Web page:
Niacin and Depression

Niacin and Depression

Medical research has come up with significant proof regarding niacin and depression treatment. Read ahead to know more.
PsycholoGenie Staff
A lot of people don't realize that depression is an illness. I don't wish it on anyone, but if they would know how it feels, I swear they would think twice before they just shrug it.
~ Jonathan Davis

Contrary to what many of us tend to think about depression, it's NOT all in your mind! Clinical depression is a very physiological phenomenon which is often brought about by certain bio-chemical imbalances and nutritional deficiencies. Yes, I do feel sorry to rip all that romance off depression and strip melancholia of all the poetry that has been associated with it since the Medieval ages. Depression, mood swings, those periods when emotions strike an all time low - these are all caused by certain hormones and chemical transmitters in the brain going off-balance. The chief chemical neurotransmitter that is directly responsible for regulating moods is serotonin and most cases of clinical depression are nothing but a low serotonin level in the brain. Now, what does niacin have to do with all this? How does sufficiency or insufficiency of niacin relate to depression? Well, that's what the next segment is all about.

Niacin and Depression - An Overview

As mentioned above, an abnormal dip in the serotonin levels for a significant period of time usually culminates as depression, melancholic disposition, lack of enthusiasm and a feeling of hopelessness. Now, serotonin is a biochemical derivative of Tryptophan which is both a standard as well as an essential amino acid. Niacin, commonly known as Vitamin B3, is one of the essential building blocks of tryptophan. Therefore, the equation chain looks something like this - niacin composes tryptophan composes serotonin. Now, the most peculiar thing about tryptophan is that it influences the body to produce both serotonin as well as niacin. However, if an insufficient amount of tryptophan is left to choose between production of serotonin and niacin, it mostly gives first preference to production of niacin which has a lot of other biological functions as well, besides regulating serotonin levels. As a result of this partiality, serotonin levels suffer and keep going down. In such a case, a deliberate niacin intake will assure all that tryptophan inside you that the body has enough niacin to get along with its functions. Thus reassured, tryptophan goes back to keeping serotonin levels steady. This way, sufficient amounts of niacin makes sure that, at least chemically, the brain gets no reason to go on an emotional bungee jumping spree.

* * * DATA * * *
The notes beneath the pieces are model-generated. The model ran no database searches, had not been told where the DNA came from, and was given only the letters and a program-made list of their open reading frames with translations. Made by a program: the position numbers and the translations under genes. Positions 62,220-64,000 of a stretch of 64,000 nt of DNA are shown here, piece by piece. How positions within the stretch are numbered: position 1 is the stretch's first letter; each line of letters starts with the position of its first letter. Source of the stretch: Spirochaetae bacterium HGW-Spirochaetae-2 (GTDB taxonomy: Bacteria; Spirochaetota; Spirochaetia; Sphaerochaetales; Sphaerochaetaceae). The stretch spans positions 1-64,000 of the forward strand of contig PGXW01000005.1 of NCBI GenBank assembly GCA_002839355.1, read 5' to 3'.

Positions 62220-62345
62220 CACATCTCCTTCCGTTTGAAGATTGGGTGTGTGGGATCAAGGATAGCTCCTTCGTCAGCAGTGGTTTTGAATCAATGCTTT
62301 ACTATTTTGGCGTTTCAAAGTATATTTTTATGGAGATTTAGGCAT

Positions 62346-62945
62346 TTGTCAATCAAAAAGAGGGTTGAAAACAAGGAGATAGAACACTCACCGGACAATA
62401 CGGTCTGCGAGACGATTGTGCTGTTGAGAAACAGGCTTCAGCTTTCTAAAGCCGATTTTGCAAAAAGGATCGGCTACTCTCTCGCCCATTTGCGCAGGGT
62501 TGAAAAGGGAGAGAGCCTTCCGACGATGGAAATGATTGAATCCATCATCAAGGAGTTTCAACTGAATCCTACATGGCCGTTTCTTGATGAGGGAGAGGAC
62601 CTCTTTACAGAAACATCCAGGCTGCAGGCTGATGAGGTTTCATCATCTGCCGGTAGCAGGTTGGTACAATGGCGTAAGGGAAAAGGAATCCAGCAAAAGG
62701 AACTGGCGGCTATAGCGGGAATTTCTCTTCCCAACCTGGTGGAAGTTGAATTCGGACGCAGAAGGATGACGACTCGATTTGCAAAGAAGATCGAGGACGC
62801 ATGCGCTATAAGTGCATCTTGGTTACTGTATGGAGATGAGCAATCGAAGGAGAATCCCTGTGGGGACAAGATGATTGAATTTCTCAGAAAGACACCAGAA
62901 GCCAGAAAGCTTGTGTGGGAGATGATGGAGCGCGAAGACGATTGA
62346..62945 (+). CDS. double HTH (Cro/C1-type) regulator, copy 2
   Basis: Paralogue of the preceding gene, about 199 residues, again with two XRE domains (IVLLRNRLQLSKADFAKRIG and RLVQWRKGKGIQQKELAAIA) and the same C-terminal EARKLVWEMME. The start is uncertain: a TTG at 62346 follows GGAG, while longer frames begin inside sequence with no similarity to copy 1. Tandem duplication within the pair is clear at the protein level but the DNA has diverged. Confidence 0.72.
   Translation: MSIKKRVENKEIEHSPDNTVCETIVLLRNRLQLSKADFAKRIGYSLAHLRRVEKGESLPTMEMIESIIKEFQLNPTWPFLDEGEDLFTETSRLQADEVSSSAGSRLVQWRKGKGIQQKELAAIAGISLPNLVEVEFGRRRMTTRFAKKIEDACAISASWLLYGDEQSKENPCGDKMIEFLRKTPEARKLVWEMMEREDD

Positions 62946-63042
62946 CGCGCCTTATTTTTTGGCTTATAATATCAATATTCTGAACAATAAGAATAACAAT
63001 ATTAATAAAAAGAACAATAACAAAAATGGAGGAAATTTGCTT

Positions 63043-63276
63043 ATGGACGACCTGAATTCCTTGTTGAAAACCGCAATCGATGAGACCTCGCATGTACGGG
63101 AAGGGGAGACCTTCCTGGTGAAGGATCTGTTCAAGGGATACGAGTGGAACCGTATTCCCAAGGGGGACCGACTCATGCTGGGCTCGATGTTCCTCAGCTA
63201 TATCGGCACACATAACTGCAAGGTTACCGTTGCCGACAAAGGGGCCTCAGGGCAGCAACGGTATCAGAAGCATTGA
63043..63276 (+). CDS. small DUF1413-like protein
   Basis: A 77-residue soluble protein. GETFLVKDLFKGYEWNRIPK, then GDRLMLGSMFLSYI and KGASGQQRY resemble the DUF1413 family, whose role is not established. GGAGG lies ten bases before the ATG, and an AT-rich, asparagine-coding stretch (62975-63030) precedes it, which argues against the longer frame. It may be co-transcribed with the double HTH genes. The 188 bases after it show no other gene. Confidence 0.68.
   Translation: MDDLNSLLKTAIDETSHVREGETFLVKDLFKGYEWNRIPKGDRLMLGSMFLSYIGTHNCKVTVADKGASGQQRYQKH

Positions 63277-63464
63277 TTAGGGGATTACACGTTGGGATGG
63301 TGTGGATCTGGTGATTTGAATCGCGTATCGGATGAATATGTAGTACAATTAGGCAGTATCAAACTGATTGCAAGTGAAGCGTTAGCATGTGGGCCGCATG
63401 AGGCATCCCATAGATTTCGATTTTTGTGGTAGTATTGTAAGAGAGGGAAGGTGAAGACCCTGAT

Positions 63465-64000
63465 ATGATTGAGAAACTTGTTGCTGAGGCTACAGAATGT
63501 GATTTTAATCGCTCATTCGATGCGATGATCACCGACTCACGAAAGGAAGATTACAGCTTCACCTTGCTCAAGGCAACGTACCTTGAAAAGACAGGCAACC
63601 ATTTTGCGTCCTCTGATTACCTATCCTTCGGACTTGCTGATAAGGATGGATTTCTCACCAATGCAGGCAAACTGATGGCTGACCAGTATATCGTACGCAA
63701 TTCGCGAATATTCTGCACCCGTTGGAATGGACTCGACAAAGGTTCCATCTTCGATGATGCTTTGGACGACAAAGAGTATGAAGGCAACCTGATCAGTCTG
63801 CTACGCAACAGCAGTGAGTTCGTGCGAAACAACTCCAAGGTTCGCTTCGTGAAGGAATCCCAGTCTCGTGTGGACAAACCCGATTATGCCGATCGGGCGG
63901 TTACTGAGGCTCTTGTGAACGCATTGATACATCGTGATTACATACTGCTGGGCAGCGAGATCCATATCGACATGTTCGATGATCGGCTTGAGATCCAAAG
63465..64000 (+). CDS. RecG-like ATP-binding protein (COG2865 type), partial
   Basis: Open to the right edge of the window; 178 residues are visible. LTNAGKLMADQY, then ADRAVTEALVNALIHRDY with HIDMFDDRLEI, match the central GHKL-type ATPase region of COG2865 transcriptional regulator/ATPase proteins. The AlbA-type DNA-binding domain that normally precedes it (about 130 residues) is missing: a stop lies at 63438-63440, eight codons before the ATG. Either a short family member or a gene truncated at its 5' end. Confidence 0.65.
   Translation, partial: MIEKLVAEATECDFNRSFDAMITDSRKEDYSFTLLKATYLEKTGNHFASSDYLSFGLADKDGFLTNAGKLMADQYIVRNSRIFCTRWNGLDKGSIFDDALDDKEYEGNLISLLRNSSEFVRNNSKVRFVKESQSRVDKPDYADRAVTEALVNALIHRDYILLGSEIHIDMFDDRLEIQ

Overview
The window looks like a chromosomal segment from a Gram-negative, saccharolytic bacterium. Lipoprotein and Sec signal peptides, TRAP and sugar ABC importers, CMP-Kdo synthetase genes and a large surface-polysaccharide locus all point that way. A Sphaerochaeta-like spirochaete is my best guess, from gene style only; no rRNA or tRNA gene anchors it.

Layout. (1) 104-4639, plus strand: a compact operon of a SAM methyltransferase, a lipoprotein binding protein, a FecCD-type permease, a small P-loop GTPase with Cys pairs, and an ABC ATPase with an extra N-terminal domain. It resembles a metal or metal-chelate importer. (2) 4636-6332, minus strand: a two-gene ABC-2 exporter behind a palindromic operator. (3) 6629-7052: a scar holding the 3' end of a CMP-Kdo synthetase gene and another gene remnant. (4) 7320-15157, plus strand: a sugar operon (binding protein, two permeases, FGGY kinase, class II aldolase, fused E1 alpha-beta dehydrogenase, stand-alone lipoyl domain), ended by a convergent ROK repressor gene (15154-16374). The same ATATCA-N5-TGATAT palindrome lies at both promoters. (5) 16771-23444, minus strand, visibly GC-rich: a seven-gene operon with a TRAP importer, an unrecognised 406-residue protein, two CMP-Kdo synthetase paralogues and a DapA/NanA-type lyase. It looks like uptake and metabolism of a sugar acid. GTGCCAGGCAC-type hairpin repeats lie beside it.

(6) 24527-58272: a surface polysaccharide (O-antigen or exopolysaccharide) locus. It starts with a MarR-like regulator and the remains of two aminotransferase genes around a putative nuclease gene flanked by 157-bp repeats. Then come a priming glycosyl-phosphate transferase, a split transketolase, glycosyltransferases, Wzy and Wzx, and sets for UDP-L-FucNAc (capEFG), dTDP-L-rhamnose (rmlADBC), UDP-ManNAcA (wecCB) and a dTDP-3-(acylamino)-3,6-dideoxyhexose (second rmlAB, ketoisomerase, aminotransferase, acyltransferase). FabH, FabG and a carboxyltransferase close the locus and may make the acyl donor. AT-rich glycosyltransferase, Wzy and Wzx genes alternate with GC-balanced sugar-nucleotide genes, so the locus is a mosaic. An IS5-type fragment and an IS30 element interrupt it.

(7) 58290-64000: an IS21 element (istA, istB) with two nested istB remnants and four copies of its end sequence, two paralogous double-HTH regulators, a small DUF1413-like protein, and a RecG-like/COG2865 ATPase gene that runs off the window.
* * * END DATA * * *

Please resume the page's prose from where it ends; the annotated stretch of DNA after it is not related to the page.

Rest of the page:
Niacin Benefits for Depression

Besides setting serotonin levels right, niacin, or Vitamin B3, is extremely essential for the health and normal functioning of cells of the brain and the nervous system. Smooth functioning of healthy cerebral and neural cells ensures that the electrical activity of the brain remains stable and electric or chemical transmission of neural signals goes on smoothly without experiencing any hits or bumps. The visual result of this appears in the form of healthy behavioral patterns, elevated moods, decreased frequency of anxiety attacks and relief from restlessness. Also, by allowing the brain to relax and take things easy, niacin enhances the effects of depression treatment methods and medications and acts as a beneficial supplement to the management of depression, anxiety and mental restlessness.

Use of niacin to treat depression, especially if it is mild and in its initial stages, is always a better start up option than administering sedatives and antidepressants from the onset itself. Even when an individual case calls for the use of antidepressants and sedatives, Vitamin B3 supplements can be safely included as part of the entire therapy. Being water-soluble, the excess B vitamins get flushed out of the body along with urine and thus, does not pose much risk of overdose. However, before going ahead and taking niacin supplements yourself, do make sure to consult your physician and get yourself tested to see whether or not you're allergic or intolerant towards supplemental Vitamin B3.

In the meantime, you can eat foods rich in Vitamin B3 such as nuts, legumes, whole grains, carrots, broccoli, tomatoes, dates, avocados, tuna, salmon, milk, eggs, chicken and asparagus during all those times when you feel low and weighed down by your surroundings. Before signing off, I'd like to share an interesting tip with you - during periods of depression and anxiety, it is very common to have sweet cravings. Bake yourself a cake using brewer's yeast and xylitol as both are excellent sources of niacin. That way, you can give in to your cravings as well as pile up some healthy amounts of niacin at the same time!